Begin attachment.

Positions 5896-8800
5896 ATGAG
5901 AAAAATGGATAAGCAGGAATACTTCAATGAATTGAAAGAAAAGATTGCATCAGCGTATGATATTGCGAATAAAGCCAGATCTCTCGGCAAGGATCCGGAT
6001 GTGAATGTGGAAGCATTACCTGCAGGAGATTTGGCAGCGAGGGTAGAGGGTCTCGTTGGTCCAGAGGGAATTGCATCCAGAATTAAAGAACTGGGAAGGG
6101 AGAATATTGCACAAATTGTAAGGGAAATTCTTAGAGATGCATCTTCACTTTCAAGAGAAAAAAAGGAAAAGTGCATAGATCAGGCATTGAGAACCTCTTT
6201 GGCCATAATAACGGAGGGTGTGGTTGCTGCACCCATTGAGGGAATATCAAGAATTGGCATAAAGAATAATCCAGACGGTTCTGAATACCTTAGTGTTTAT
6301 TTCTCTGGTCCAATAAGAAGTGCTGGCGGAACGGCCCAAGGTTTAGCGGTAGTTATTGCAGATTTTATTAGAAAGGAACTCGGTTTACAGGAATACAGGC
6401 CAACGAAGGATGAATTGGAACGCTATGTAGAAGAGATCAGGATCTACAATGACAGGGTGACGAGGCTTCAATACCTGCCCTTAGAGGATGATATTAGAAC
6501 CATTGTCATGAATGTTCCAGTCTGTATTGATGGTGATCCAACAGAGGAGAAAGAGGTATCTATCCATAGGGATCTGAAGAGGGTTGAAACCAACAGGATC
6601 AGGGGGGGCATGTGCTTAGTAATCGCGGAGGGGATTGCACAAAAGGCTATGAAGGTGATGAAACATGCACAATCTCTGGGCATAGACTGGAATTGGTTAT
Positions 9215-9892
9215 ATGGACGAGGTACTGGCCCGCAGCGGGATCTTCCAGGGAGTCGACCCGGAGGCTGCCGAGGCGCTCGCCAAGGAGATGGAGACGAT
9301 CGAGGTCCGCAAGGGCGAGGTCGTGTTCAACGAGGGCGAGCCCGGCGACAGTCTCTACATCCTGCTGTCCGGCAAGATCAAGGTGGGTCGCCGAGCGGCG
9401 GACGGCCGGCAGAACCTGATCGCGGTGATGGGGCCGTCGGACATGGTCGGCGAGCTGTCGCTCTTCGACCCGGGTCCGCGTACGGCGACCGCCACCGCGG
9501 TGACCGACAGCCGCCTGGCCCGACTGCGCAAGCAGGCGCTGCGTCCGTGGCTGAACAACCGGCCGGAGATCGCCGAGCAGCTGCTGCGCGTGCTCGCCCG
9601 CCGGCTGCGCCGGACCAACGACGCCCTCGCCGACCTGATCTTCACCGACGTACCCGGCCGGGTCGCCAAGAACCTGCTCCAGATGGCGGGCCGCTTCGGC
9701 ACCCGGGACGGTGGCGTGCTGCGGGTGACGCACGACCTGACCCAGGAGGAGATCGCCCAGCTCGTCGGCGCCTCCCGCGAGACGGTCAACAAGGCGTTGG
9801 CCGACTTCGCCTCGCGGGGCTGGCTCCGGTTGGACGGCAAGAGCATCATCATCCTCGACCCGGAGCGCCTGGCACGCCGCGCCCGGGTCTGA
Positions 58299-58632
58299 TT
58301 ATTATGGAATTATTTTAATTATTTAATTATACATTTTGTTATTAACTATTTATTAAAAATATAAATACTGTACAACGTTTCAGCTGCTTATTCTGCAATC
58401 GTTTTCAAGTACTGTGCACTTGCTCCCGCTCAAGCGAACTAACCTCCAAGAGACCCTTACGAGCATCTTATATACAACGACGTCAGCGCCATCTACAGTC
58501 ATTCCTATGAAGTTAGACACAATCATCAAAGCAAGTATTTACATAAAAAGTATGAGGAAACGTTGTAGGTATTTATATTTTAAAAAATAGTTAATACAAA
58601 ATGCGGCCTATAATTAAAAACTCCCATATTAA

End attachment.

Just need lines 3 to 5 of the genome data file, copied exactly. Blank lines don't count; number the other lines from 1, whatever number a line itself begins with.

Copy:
5901 AAAAATGGATAAGCAGGAATACTTCAATGAATTGAAAGAAAAGATTGCATCAGCGTATGATATTGCGAATAAAGCCAGATCTCTCGGCAAGGATCCGGAT
6001 GTGAATGTGGAAGCATTACCTGCAGGAGATTTGGCAGCGAGGGTAGAGGGTCTCGTTGGTCCAGAGGGAATTGCATCCAGAATTAAAGAACTGGGAAGGG
6101 AGAATATTGCACAAATTGTAAGGGAAATTCTTAGAGATGCATCTTCACTTTCAAGAGAAAAAAAGGAAAAGTGCATAGATCAGGCATTGAGAACCTCTTT